Learning to sequence yoga classes safely and purposefully can require valued time when you are just starting out as a teacher. Yoga sequence builders have been designed to save you time and energy in this process. But are they really providing the value you’re looking for? This post reveals some of the pros and cons of these online programs. Then you can decide if they’re a good fit for you.

What can be tricky about yoga sequencing, especially in vinyasa style practices, is that the creative possibilities are endless. On my most recent road trip, I attended back-to-back level 2 vinyasa classes at different studios. They couldn’t have been more different! One was heated and extremely intense from the beginning posture. The second was slow. It included a dharma talk for the first 15 minutes of class and very few linked postures. In hindsight, it probably should have been scheduled as a Hatha class. Matching the actual class taught with the advertised class online is a great way to build trust with students.

But I digress. The point is that while there is amazing latitude for class sequencing, there are main elements like safety, efficiency, and proper anatomical focus that are essential to creating a great class.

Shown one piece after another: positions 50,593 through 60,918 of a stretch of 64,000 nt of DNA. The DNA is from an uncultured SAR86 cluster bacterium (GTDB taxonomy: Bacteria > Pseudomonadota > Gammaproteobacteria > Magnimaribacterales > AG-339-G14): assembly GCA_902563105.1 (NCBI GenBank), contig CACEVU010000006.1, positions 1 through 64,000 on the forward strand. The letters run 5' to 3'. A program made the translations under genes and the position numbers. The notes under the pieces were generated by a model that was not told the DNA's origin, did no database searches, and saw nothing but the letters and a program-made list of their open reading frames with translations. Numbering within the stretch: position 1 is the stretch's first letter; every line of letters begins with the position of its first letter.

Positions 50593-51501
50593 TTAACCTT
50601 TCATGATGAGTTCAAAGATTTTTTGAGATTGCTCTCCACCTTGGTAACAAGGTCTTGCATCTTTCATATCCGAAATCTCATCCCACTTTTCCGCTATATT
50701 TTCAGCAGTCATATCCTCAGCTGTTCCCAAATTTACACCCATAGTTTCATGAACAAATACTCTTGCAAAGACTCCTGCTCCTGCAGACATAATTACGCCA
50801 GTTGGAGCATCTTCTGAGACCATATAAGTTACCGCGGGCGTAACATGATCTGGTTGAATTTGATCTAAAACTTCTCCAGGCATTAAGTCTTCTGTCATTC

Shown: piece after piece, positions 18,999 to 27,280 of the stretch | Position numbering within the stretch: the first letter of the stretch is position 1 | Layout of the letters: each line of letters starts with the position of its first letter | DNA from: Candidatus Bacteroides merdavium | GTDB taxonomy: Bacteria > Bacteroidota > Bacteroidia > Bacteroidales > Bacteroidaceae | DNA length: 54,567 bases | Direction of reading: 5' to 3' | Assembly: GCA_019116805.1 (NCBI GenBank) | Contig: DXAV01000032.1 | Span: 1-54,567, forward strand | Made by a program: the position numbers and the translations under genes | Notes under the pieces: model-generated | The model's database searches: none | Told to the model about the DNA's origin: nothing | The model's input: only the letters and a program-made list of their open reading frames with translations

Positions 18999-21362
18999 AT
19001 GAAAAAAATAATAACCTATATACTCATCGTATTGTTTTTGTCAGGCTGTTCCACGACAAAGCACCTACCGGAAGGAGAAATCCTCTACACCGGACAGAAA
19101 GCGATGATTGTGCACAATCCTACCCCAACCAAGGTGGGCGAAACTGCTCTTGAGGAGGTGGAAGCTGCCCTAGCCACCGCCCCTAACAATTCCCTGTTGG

So, whether or not you decide to use a yoga sequencing app to prepare your classes, keep the big picture in mind. Honor your teaching level and your students. And remain confident in your abilities. For these attributes play an equally important role as you attract students and clients to your business.


The scientific method starts with asking a question. In this case, the basic question is “do online yoga apps save you time and energy?” Next, comes the research to see what’s available on the market today. In fact, there are quite a few options out there. These include, but are not limited to:

With a hypothesis that these yoga sequence builders will be beneficial to a yoga business, we signed up for a free trial on each and explored the product. Like all things in life, each had their strengths and weaknesses. Check out the pros and cons below based on our following considerations: